The Widow’s Son Grand Lodge found itself in precarious situation, since the Grand Lodge of New Jersey that set up the original lodges in Canada West was not at the time recognized by the National Compact of ‘Prince Hall’ lodges. The National Compact did not want to recognize the Widow’s Son Grand Lodge even though the representatives from the Grand Lodge of New York that was under the National Compact of ‘Prince Hall’ lodges that oversaw the inauguration of Widow’s Son Grand Lodge. The Widow’s Son Grand Lodge sought recognition from the National Compact of ‘Prince Hall’ Lodges, but their request was turned down. During This same time, the Caucasian Grand Lodge in Canada West was growing, and Widow’s Son Grand Lodge sought recognition from them with no avail. In the meantime, the National Compact of ‘Prince Hall’ lodges were setting up their own lodges in Canada West with at least four ‘Prince Hall’ Grand Lodges setting up lodges in Canada West by the early 1870’s. With the end of the Civil War in the United States there was a mass migration of men of colour back to the United States and this included many ‘Prince Hall’ Masons. This migration only added to the many concerns facing the Widow’s Son Grand Lodge.
In 1872 there was a call of amalgamation to all the lodges of ‘Prince Hall’ lineage throughout what was then called the Province of Ontario. (In 1867, the British parliament passed the Constitution Act, formerly the British North America Act). This created the Canadian federation that included the newly named Province of Ontario. In October of 1872 ten Lodges came together, in Chatham, representing three Grand Lodges. By the time this gathering was over all the lodges came together as a united body with a new name for this Grand Lodge, the ‘Grand Lodge of Ancient Free and Accepted Masons of Ontario’ with Rev. Benjamin Stewart elected as their Grand Master. Several items were agreed upon including the development of a new constitution. It should be noted that the Grand Master of the ‘Prince Hall’ Grand Lodge of Ohio Wm. T. Boyd conducted the installation of elected officers.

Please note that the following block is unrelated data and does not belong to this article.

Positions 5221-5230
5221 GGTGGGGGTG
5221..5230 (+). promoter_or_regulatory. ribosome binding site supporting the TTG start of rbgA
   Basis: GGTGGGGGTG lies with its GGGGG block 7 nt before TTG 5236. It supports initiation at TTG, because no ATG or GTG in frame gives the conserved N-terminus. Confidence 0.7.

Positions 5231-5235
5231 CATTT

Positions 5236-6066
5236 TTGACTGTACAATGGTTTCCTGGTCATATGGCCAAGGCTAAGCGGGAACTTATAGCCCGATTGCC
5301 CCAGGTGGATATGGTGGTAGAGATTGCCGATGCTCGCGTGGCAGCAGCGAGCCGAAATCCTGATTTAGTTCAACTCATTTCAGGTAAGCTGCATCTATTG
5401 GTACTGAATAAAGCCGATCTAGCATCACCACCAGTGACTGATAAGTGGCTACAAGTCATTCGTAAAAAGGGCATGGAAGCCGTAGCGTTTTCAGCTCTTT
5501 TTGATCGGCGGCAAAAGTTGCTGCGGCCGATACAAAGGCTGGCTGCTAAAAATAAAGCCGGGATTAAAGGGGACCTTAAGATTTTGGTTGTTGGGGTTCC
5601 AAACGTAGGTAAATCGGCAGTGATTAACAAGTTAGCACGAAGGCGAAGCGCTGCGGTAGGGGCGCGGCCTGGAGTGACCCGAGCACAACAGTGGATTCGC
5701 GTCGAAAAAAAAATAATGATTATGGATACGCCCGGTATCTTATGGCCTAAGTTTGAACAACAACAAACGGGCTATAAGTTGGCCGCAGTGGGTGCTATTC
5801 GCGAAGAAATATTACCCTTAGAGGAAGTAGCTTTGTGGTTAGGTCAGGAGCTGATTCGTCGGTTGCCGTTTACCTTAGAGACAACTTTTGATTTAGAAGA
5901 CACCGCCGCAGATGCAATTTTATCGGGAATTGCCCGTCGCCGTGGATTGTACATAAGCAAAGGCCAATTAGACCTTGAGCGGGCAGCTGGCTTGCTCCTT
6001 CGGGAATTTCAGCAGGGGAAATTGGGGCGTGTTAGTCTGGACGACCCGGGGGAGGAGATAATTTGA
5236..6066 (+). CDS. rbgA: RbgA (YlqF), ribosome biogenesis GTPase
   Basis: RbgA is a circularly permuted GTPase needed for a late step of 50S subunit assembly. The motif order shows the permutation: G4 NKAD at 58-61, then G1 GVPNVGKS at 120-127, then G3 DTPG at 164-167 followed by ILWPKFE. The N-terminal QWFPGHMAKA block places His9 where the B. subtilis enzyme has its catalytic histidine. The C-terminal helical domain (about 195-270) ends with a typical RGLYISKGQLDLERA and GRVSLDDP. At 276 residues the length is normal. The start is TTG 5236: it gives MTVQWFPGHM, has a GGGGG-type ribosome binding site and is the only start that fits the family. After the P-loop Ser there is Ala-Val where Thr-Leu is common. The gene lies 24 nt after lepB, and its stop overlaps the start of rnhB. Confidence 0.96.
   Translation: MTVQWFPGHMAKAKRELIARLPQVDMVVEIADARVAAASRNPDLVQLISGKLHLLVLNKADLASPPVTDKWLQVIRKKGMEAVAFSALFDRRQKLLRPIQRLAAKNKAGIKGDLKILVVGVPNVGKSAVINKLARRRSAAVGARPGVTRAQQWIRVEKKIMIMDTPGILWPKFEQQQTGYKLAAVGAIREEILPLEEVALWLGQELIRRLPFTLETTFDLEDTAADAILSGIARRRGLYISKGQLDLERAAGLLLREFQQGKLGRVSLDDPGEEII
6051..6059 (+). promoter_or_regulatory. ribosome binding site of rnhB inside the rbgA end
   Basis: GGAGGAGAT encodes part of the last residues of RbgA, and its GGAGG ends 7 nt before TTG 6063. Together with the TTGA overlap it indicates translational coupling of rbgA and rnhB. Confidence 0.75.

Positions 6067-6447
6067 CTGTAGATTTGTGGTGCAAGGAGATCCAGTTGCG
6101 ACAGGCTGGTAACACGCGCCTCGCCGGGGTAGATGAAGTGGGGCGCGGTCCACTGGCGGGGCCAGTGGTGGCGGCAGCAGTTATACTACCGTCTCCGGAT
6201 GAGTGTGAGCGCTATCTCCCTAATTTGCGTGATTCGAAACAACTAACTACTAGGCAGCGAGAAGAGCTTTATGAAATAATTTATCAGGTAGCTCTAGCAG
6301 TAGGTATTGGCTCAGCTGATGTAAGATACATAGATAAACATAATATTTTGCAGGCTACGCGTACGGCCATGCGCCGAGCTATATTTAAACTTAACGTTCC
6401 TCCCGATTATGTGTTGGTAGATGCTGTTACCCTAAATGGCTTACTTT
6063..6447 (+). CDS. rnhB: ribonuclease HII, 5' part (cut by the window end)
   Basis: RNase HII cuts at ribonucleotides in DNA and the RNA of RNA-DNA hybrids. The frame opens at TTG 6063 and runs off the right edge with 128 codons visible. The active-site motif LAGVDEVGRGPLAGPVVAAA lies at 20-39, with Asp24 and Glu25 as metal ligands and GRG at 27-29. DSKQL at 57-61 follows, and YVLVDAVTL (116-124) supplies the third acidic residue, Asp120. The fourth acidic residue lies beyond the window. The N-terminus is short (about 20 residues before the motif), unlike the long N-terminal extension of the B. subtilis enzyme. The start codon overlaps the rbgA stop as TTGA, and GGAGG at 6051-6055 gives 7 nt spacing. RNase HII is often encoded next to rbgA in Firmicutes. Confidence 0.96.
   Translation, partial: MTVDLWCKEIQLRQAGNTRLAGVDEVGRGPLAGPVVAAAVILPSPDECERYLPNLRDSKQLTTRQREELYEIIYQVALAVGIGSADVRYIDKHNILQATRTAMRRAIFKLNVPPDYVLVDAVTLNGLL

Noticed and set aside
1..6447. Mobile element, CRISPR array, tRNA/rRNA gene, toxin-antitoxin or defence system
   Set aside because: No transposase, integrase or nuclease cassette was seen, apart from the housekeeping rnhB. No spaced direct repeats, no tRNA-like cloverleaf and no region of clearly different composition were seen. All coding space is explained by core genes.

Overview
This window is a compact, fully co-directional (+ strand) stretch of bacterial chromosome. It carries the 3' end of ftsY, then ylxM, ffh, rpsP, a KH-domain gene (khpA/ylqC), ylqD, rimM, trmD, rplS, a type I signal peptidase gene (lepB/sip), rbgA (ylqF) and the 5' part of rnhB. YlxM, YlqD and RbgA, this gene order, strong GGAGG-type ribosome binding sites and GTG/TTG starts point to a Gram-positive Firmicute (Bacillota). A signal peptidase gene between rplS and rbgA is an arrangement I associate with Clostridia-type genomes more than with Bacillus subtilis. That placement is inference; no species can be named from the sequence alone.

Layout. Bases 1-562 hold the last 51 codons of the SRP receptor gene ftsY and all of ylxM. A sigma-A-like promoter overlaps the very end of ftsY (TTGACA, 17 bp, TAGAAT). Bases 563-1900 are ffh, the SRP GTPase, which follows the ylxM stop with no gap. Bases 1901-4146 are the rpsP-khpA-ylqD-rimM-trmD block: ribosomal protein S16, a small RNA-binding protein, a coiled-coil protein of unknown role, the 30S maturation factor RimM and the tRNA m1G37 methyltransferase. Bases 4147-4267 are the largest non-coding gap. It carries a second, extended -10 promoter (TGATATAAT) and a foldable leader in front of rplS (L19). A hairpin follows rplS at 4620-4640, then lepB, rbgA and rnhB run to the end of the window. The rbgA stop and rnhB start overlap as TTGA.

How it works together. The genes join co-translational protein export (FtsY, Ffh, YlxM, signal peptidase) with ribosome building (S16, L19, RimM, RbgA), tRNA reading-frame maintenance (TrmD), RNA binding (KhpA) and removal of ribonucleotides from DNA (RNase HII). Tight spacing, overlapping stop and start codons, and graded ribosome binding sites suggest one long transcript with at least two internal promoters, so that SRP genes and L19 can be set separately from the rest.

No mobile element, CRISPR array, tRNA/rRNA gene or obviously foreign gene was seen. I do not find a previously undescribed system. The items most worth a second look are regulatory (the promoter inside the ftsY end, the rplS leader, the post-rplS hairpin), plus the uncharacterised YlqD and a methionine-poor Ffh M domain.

In 1874 Isaac Holder was elected as Grand Master. On June 23, 1875 there was an international meeting called in Boston Massachusetts of all ‘Prince Hall’ Grand Lodges in North America and Grand Master Isaac Holder felt it was important to be in attendance. On his return the Grand Lodge was in session and he reported that a resolution was adopted at this important meeting: “Resolved, that this general assembly recommended that the Grand Lodges of serval States be requested to cultivate a fraternal intercourse and treat for a union: and be it further Resolved, that as we are fully alive to the necessity of having full complete harmony in our future actions as Free and Accepted Masons upon this continent, we do advocate and recommend that the various Grand Lodges represented in this assembly, as soon as 6 practicable after its adjournment, do open Masonic correspondence among themselves leading to a union of the craft throughout the United States and other Countries”. Carried.